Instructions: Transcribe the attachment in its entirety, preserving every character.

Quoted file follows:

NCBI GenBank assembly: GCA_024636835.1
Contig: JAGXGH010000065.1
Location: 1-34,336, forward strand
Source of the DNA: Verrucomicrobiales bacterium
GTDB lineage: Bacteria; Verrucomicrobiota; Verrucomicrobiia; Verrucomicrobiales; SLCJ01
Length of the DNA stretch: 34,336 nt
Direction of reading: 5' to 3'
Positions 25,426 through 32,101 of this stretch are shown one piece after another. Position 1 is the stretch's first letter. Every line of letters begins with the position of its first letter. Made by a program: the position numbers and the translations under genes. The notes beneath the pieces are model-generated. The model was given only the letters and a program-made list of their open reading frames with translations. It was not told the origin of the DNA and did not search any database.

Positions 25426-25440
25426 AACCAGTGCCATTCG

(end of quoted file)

NCBI GenBank assembly: GCA_024636835.1
Contig: JAGXGH010000065.1
Location: 1-34,336, forward strand
Source of the DNA: Verrucomicrobiales bacterium
GTDB lineage: Bacteria; Verrucomicrobiota; Verrucomicrobiia; Verrucomicrobiales; SLCJ01
Length of the DNA stretch: 34,336 nt
Direction of reading: 5' to 3'
Positions 25,426 through 32,101 of this stretch are shown one piece after another. Position 1 is the stretch's first letter. Every line of letters begins with the position of its first letter. Made by a program: the position numbers and the translations under genes. The notes beneath the pieces are model-generated. The model was given only the letters and a program-made list of their open reading frames with translations. It was not told the origin of the DNA and did not search any database.

Positions 25426-25440
25426 AACCAGTGCCATTCG